• No autolyze — I add the salt and flour in one step and skip this step completely.
  • 3-5 hour bulk fermentation; Stretch and fold every hour until roughly doubled in size. At a minimum, you must complete 3 sets of stretch and folds.
  • 12-24 hour final proof (in the fridge).
  • Preheat oven to 500F. Immediately lower to 450F when baking.
  • Bake covered for 25 minutes. Then bake uncovered for 25 minutes.

Sample Schedule for Bread Making:

Note: This is a sample schedule; I do not recommend strictly following it. Instead, gauge how much time each stage needs by sight, smell, and practice. The time for each stage is approximate and will depend on the temperature of your kitchen and the strength of your starter.

*Generally, warmer weather (75F and higher) and a strong starter will speed up the process. Conversely, colder weather (68F and lower) and a sluggish, weak starter will slow it down.

  • 10 AM: Feed sourdough starter. Time to wake up the cultures!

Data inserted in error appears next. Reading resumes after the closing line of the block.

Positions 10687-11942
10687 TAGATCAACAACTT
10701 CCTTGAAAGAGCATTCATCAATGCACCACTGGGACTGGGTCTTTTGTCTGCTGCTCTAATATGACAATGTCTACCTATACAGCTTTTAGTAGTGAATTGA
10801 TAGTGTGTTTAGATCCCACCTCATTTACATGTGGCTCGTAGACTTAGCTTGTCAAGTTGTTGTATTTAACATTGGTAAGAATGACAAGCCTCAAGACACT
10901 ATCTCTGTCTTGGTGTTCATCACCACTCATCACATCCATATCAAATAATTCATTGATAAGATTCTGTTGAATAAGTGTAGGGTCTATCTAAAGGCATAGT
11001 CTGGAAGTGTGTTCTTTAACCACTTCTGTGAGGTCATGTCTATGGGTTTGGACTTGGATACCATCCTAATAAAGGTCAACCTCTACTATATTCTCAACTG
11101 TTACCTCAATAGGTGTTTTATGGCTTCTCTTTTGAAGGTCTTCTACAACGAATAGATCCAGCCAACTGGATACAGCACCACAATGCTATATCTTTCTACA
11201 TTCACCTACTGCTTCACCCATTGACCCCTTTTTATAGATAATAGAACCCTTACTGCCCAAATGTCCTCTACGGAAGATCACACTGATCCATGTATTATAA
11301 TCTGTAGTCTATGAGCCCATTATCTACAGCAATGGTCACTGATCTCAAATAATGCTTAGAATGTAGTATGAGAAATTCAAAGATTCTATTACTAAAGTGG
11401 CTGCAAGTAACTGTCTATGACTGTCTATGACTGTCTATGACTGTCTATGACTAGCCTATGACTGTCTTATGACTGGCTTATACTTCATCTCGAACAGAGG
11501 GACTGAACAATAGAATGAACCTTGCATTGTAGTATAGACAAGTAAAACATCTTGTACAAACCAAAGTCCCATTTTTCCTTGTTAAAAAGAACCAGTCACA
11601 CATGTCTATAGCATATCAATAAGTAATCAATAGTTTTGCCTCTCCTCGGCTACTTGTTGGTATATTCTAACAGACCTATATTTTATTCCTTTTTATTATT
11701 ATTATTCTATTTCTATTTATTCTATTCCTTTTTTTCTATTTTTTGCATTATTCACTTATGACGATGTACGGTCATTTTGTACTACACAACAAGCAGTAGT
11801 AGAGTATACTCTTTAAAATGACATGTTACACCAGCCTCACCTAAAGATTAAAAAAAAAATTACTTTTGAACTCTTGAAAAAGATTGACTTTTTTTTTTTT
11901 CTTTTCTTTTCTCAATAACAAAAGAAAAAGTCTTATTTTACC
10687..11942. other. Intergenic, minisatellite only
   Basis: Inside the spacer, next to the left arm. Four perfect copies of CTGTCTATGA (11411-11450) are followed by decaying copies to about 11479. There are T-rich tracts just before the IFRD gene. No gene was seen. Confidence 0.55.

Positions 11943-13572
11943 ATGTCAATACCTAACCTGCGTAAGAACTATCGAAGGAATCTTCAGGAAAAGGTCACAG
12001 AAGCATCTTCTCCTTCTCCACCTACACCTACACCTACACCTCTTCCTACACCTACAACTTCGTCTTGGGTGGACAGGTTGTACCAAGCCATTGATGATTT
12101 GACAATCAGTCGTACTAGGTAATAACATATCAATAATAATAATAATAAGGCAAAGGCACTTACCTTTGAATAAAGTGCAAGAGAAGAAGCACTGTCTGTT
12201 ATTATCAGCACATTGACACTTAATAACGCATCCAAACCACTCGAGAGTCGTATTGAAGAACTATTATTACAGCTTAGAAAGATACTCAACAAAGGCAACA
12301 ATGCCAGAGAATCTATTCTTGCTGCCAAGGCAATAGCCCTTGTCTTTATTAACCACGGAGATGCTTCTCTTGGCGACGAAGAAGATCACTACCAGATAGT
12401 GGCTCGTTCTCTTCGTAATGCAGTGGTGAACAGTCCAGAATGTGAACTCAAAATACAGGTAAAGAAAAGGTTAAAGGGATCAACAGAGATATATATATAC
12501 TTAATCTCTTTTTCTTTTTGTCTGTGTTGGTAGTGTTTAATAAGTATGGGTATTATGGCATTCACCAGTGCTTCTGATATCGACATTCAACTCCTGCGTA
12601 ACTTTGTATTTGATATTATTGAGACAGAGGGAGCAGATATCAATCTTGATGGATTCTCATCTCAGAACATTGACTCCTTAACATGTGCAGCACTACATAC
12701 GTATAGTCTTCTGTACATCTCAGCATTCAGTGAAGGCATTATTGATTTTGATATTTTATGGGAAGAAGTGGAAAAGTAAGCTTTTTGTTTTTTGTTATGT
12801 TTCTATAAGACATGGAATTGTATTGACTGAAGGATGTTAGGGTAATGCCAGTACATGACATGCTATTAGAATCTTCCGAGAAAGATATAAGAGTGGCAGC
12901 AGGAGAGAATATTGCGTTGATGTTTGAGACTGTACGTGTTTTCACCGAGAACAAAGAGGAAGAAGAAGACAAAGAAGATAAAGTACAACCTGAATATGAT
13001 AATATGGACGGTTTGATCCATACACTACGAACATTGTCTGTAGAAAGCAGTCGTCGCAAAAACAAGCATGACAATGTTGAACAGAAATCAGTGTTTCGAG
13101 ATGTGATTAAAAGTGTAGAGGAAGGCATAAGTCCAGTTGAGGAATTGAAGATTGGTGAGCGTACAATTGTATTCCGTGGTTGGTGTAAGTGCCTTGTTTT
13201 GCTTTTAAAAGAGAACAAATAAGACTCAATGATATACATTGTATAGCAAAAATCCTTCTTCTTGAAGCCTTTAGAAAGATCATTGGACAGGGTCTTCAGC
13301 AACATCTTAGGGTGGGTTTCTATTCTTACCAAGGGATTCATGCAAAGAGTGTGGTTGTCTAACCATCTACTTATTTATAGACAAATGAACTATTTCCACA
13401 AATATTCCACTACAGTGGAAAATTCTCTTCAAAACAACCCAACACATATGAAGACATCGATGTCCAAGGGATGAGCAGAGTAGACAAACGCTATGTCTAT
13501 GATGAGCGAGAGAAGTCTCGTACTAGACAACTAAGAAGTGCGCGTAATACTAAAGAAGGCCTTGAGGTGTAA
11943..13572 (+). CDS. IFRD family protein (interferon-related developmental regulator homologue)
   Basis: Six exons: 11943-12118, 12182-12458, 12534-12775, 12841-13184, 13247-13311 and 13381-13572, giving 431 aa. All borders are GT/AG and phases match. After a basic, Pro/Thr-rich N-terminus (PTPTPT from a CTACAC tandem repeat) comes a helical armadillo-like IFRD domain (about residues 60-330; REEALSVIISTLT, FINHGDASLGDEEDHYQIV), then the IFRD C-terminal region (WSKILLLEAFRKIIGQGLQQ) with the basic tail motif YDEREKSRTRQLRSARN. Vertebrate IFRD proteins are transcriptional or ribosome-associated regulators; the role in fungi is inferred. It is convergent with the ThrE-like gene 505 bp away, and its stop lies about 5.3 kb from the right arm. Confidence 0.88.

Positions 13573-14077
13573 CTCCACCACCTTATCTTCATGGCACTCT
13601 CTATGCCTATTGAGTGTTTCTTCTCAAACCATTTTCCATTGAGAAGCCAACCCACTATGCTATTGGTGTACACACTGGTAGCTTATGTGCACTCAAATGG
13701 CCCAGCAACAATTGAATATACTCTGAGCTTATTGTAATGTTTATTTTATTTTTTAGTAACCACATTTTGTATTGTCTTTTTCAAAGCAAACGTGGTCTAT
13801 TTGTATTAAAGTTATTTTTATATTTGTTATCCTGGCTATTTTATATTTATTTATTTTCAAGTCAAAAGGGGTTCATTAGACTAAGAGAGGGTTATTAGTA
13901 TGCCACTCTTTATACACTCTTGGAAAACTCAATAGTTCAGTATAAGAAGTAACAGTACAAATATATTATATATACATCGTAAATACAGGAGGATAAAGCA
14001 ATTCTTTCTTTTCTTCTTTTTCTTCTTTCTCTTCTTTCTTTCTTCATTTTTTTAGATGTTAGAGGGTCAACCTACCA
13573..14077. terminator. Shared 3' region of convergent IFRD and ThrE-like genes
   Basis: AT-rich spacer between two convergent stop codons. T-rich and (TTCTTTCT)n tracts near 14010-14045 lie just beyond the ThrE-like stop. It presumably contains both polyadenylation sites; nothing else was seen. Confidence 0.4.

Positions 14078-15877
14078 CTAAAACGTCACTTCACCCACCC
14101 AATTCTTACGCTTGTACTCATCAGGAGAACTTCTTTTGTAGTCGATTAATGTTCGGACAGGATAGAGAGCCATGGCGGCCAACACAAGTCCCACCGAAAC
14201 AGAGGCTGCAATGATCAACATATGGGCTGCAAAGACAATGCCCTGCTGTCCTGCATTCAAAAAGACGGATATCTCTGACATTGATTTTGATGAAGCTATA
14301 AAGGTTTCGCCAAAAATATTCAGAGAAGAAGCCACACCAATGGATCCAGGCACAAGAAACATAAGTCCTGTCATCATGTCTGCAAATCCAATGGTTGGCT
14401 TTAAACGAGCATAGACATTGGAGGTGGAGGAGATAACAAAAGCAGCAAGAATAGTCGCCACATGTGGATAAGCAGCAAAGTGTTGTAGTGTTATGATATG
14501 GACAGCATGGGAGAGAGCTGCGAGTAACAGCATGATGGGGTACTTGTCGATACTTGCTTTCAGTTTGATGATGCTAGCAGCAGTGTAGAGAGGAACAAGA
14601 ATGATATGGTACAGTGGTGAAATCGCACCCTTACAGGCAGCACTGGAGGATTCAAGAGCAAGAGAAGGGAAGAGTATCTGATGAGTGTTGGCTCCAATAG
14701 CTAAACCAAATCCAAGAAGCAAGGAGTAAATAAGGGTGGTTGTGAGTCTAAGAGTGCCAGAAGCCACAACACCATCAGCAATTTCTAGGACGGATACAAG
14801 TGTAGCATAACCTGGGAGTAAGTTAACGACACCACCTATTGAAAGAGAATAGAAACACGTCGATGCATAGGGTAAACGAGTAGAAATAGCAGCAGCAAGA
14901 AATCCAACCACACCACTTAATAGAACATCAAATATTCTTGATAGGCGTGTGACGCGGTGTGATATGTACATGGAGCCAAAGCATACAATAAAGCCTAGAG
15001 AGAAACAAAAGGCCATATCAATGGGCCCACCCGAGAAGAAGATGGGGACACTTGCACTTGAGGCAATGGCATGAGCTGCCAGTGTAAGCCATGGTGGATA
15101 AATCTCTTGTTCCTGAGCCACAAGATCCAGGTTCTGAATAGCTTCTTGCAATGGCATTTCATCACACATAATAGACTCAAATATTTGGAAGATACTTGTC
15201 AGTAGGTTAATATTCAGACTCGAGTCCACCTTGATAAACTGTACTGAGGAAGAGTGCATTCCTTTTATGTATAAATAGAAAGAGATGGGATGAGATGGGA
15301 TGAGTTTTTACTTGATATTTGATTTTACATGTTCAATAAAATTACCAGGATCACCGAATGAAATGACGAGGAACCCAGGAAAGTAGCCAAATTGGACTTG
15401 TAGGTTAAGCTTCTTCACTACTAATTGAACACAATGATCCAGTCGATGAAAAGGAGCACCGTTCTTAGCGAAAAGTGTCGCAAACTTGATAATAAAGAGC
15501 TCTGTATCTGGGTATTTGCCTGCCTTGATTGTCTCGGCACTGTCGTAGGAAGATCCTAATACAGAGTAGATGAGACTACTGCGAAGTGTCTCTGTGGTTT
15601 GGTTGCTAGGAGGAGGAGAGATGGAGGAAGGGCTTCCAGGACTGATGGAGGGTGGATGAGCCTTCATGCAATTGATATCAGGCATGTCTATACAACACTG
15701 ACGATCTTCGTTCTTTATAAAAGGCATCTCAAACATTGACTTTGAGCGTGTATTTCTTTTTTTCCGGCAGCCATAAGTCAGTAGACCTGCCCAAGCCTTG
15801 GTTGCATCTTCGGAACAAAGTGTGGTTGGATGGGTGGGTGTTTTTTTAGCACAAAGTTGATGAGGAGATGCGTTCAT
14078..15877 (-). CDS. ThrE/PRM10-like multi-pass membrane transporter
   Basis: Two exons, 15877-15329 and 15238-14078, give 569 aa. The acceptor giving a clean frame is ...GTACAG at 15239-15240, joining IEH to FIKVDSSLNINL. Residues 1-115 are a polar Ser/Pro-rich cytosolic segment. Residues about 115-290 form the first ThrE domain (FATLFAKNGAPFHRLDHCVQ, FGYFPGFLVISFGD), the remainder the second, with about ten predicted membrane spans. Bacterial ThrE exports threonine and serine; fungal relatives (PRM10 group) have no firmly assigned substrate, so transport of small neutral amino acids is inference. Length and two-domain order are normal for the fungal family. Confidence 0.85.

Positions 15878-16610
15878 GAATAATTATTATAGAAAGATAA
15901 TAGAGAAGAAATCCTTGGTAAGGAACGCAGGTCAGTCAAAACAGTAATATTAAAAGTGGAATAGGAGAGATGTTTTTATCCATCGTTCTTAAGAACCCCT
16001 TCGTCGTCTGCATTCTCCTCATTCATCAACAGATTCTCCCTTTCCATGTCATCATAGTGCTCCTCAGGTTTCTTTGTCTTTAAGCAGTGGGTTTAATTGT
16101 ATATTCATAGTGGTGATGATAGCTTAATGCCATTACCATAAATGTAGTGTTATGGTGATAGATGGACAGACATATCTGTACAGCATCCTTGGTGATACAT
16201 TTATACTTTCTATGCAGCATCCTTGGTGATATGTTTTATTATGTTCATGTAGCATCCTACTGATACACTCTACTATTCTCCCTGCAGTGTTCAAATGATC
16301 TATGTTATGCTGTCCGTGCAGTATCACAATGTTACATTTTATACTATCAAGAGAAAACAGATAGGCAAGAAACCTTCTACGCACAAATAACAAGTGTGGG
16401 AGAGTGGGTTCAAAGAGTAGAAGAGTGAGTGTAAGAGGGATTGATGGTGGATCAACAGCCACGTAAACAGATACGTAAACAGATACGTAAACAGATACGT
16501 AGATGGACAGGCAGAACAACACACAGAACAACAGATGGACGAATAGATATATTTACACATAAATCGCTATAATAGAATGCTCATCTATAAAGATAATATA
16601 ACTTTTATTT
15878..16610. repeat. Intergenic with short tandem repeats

• 3PM: Make dough with bubbly, active starter. Cover and set aside 1 hour.
  • BULK FERMENTATION:
  • 4PM: 1st set of stretch and folds.
  • 5PM: 2nd set of stretch and folds.
  • 6PM: 3rd set of stretch and folds.
  • SHAPING THE DOUGH:
  • 7PM: Shape the dough and add inclusions. FYI: Typically, sourdough bread is shaped twice — a pre-shape and a final shape. But in this recipe, the dough is shaped only once.
  • FINAL PROOF IN THE FRIDGE:
  • 7:15PM: Transfer shaped loaf to Banneton bread basket. Cover and transfer to the fridge overnight for the final proof, about 12-24 hours.
  • 10AM: (the following day): Bake sourdough.
  • 11AM: Transfer to wire rack and cool completely or at least 1 1/2 – 2 hours.
  • 12PM: Slice and enjoy sourdough bread. Preferably with butter and hot honey!

PRO Tips:

  • Make sure the sourdough starter is bubbly and active. The key to making good sourdough. Feed your starter about 4-6 hours before you plan to mix together the dough. Or, feed your starter the night before you make bread. The starter is ready when doubled in size, and bubbles can be seen throughout the starter and on the bottom and surface. It will smell pleasantly fruity and yeasty. The texture will be runny. *To check: drop a small spoonful into a glass of water — if it’s ready, the starter will float. If it sinks to the bottom, it’s not ready.